if (client.available()) { char c = client.read(); Serial.print(c);

}

if (!client.connected()) { Serial.println();

Serial.println("disconnecting.");

client.stop();

for(;;)

}

}

;

Ethernet

Client()

Creates a client which can connect to the specified internet IP address and port.

Syntax:

Client(ip, port)

Parameters: ip: the IP address that the client will connect to (array of 4 bytes) port: the port that the client will connect to (int)

Example

#include <Ethernet.h>

byte mac[] = { 0xDE, 0xAD, 0xBE, 0xEF, 0xFE, 0xED }; byte ip[] = { 10, 0, 0, 177 }; byte server[] = { 64, 233, 187, 99 }; // Google

Client client(server, 80);

void setup()

{

41

Ethernet.begin(mac, ip);

Serial.begin(9600);

delay(1000);

Serial.println("connecting

");

if (client.connect()) { Serial.println("connected"); client.println("GET /search?q=arduino HTTP/1.0"); client.println(); } else { Serial.println("connection failed");

}

}

void loop()

{

if (client.available()) { char c = client.read(); Serial.print(c);

}

if (!client.connected()) {

Serial.println();

Serial.println("disconnecting.");

client.stop();

for(;;)

}

}

;

Ethernet

client.flush()

Discard any bytes that have been written to the client but not yet read. flush() inherits from the Stream utility class.

Syntax:

client.flush()

Parameters: none

Returns:

none

Ethernet

client.print()

Print data to the server that a client is connected to. Prints numbers as a sequence of digits, each an ASCII character (e.g. the number 123 is sent as the three characters '1', '2', '3').

42

Syntax:

client.print(data) client.print(data, BASE)

Parameters: data: the data to print (char, byte, int, long, or string) BASE (optional): the base in which to print numbers: DEC for decimal (base 10), OCT for octal (base 8), HEX for hexadecimal (base 16).

Returns:

byte: returns the number of bytes written, though reading that number is optional

Ethernet

client.println()

Print data, followed by a carriage return and newline, to the server a client is connected to. Prints numbers as a sequence of digits, each an ASCII character (e.g. the number 123 is sent as the three characters '1', '2', '3').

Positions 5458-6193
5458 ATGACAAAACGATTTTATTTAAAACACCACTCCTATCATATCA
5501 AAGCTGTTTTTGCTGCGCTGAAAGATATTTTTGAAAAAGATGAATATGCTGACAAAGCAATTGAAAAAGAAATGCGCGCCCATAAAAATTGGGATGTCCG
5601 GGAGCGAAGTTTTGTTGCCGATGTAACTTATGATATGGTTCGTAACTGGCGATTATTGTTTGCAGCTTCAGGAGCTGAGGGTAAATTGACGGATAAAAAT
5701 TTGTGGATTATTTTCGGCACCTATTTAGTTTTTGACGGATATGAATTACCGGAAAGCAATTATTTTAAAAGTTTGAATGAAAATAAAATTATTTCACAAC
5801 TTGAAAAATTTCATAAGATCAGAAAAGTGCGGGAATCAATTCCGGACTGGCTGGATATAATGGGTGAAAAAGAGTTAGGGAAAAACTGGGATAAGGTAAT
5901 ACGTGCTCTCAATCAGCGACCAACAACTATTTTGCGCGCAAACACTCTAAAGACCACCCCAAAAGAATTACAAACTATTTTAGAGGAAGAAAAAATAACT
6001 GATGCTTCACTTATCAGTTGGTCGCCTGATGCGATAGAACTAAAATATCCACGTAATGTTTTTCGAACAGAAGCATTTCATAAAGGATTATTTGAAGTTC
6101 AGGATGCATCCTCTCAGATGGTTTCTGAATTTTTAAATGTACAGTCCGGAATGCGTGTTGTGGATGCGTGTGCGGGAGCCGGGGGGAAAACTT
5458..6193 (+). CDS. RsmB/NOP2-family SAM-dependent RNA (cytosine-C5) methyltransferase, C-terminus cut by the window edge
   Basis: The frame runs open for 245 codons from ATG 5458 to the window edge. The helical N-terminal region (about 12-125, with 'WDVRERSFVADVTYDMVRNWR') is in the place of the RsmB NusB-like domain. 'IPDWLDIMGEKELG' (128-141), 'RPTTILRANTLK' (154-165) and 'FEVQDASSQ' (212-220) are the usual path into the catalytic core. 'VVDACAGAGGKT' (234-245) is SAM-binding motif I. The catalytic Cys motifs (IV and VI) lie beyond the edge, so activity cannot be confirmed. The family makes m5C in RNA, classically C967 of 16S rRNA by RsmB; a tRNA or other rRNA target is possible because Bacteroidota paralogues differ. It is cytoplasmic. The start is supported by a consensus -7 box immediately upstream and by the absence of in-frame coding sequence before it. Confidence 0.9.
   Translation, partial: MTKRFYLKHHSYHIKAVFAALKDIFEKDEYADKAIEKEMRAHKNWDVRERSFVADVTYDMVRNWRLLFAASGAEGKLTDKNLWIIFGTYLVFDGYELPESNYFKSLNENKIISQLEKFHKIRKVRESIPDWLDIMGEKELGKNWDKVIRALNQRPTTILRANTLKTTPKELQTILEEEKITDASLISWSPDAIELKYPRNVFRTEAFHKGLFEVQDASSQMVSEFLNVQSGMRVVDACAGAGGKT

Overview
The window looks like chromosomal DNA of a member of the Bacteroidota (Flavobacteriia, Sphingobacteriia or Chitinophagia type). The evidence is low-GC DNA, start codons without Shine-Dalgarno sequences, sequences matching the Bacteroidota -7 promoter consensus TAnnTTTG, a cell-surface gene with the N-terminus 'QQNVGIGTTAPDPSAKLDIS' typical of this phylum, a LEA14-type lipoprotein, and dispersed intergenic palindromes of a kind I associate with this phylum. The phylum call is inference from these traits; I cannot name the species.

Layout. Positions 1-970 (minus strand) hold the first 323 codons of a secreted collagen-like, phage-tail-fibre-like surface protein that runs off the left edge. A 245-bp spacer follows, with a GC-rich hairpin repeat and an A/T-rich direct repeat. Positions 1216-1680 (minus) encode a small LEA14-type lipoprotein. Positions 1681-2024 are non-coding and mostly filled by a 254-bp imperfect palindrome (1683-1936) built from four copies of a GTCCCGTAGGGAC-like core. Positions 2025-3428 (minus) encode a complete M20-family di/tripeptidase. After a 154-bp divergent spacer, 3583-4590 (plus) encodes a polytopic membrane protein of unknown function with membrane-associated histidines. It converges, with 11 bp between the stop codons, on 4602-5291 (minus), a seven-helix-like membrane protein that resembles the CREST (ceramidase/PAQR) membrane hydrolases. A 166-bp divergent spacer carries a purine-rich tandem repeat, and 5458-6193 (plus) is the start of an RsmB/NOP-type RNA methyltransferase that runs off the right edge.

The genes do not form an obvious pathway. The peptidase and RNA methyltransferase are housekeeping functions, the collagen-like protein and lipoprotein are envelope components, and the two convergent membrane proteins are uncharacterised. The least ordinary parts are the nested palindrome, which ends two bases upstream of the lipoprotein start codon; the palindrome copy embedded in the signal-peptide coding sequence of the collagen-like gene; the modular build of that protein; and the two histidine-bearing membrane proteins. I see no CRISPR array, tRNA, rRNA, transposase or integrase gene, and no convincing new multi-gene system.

Syntax

client.println() client.println(data) client.print(data, BASE)

Parameters

data (optional): the data to print (char, byte, int, long, or string) BASE (optional): the base in which to print numbers: BIN for binary (base 2), DEC for decimal (base 10), OCT for octal (base 8), HEX for hexadecimal (base 16).

Ethernet

client.read()

Read the next byte received from the server the client is connected to (after the last call to read()). read() inherits from the Stream utility class.

Syntax:

client.read()

Parameters: none

Returns:

The next byte (or character), or -1 if none is available.

Ethernet

client.stop()

Disconnect from the server.

Syntax:

client.stop()

Parameters: none

Returns:

none

Ethernet

client.write()

Write data to the server the client is connected to.

Syntax:

client.write(data)

Parameters: data: the byte or char to write

Ethernet

IPAddress()

Defines an IP address. It can be used to declare both local and remote addresses.

Syntax:

IPAddress(address);

Parameters: address: a comma delimited list representing the address (4 bytes, ex. 192, 168, 1, 1)

Returns:

None

Example

#include <Ethernet.h>

// network configuration. gateway and subnet are optional.

// the media access control (ethernet hardware) address for the shield:

byte mac[] = { 0xDE, 0xAD, 0xBE, 0xEF, 0xFE, 0xED }; // the router's gateway address:

byte gateway[] = { 10, 0, 0, 1 }; // the subnet:

byte subnet[] = { 255, 255, 0, 0 };

EthernetServer server = EthernetServer(23);

//the IP address is dependent on your network IPAddress ip(192,168,1,1); void setup()